Publication: Marginal Abatement Cost Curves and the Quality of Emission Reductions : A Case Study on Brazil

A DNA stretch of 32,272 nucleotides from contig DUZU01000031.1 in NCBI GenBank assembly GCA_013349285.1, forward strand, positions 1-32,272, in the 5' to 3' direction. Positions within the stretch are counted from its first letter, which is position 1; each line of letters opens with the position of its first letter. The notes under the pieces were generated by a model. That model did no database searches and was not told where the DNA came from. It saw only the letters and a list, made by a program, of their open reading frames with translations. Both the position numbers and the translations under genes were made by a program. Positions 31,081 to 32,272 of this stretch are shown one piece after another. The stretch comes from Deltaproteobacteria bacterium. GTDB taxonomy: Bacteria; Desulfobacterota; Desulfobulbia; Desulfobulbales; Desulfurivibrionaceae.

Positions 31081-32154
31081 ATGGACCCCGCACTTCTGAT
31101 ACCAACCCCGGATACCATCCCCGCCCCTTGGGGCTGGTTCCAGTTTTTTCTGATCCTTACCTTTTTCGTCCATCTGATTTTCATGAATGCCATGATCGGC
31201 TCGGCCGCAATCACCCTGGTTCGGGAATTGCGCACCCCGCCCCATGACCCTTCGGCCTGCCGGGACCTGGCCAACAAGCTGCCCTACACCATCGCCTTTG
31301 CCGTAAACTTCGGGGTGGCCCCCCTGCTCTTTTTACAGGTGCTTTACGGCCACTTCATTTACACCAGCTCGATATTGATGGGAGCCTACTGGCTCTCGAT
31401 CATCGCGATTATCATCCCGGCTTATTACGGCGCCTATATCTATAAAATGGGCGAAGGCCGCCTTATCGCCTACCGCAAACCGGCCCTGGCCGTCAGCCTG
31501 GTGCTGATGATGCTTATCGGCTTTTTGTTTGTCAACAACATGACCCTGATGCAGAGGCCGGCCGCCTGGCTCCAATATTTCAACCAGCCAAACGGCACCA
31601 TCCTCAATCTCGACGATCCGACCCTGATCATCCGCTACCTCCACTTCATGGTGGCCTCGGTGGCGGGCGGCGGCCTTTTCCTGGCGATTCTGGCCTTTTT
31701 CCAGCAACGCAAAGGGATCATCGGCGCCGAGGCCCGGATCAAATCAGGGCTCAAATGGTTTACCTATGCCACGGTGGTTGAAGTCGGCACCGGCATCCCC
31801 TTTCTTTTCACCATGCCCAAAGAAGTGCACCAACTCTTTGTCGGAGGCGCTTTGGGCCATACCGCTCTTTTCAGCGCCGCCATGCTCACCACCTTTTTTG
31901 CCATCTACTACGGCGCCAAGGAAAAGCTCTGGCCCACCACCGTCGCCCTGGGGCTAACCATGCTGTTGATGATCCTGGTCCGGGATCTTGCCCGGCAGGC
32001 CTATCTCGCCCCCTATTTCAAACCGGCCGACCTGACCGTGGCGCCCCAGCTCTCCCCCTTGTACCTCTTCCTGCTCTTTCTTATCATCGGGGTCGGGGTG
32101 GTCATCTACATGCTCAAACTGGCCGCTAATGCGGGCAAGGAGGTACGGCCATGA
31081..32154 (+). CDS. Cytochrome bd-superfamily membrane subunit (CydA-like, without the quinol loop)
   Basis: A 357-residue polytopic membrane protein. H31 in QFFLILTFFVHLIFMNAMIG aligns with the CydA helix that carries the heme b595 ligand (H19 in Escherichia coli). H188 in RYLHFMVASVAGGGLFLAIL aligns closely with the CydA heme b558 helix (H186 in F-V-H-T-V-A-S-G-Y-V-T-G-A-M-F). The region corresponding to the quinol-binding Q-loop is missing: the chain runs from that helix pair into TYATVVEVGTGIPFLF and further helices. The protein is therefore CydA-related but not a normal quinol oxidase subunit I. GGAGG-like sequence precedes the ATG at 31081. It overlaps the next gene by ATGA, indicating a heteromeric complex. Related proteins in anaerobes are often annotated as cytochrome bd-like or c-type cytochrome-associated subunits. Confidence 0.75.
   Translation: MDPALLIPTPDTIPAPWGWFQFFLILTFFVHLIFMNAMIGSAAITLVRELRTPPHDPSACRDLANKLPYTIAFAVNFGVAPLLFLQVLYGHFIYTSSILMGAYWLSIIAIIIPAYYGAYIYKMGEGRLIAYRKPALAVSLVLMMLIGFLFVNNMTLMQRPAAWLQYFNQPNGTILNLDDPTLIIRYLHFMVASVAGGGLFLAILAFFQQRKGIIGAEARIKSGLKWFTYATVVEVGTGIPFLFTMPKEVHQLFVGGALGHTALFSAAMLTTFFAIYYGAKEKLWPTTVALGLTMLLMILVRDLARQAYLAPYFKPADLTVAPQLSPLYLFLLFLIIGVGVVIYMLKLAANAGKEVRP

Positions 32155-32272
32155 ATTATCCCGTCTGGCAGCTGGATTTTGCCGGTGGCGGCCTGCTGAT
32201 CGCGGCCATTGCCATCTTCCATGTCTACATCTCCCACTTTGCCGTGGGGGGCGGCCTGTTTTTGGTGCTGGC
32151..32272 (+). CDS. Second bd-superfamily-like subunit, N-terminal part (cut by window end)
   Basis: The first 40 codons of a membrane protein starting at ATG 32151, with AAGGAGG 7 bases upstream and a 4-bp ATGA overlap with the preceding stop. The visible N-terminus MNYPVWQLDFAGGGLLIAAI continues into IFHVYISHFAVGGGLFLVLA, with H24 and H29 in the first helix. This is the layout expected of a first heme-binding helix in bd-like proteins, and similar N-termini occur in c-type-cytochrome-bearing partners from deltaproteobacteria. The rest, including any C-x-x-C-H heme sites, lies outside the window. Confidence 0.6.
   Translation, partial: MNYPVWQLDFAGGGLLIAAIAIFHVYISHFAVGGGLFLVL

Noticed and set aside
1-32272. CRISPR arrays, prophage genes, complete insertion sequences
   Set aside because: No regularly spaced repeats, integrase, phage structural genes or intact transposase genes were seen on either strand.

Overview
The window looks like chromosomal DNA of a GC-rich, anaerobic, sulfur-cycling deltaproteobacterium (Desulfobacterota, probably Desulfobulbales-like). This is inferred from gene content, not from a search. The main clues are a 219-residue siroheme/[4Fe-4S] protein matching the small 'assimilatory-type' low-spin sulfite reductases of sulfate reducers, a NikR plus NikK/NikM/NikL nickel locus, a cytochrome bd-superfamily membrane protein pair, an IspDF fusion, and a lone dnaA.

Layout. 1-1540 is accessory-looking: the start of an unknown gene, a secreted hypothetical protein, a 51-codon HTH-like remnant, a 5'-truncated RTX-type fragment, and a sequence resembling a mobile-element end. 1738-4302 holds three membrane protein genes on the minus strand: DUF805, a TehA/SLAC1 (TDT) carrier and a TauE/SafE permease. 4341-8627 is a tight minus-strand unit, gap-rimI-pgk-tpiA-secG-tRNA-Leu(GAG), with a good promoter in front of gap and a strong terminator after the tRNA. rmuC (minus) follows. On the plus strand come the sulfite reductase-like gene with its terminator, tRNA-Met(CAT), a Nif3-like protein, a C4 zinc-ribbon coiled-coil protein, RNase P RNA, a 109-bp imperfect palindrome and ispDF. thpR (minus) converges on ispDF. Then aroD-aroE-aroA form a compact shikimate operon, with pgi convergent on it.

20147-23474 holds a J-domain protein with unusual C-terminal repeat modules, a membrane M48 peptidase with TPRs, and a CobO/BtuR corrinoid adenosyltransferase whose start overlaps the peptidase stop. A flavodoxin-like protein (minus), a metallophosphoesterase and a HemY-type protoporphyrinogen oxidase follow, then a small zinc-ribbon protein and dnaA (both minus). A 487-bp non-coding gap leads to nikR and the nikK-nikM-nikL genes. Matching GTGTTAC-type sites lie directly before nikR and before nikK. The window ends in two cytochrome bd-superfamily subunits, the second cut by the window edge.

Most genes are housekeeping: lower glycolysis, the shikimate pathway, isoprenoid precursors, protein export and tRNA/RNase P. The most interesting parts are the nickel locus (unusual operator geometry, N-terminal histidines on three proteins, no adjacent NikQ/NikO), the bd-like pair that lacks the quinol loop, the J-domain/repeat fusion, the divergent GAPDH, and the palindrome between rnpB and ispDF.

Decision makers facing emission-reduction targets need to decide which abatement measures to implement, and in which order. This article investigates how marginal abatement cost (MAC) curves can inform such a decision. We re-analyse a MAC curve built for Brazil by 2030, and show that misinterpreting MAC curves as abatement supply curves can lead to suboptimal strategies. It would lead to (1) under-investment in expensive, long-to-implement and large-potential options, such as clean transportation infrastructure, and (2) over-investment in cheap but limited-potential options such as energy-efficiency improvement in refineries. To mitigate this issue, the article proposes a new graphical representation of MAC curves that explicitly renders the time required to implement each measure. Policy relevance: In addition to the cost and potential of available options, designing optimal short-term policies requires information on long-term targets (e.g. halving emissions by 2050) and on the speed at which measures can deliver emission reductions. Mitigation policies are thus best investigated in a dynamic framework, building on sector-scale pathways to long-term targets. Climate policies should seek both quantity and quality of abatement, by combining two approaches: a ‘synergy approach’ that focuses on the cheapest mitigation options and maximizes co-benefits, and an ‘urgency approach’ that starts from a long-term objective and works backward to identify actions that need to be implemented early. Accordingly, sector-specific policies may be used (1) to remove implementation barriers on negative- and low-cost options and (2) to ensure short-term targets are met with abatement of sufficient quality. Indeed, such policies can avoid under-investment in the long-to-implement options required to reach long-term targets, which are otherwise difficult to enforce.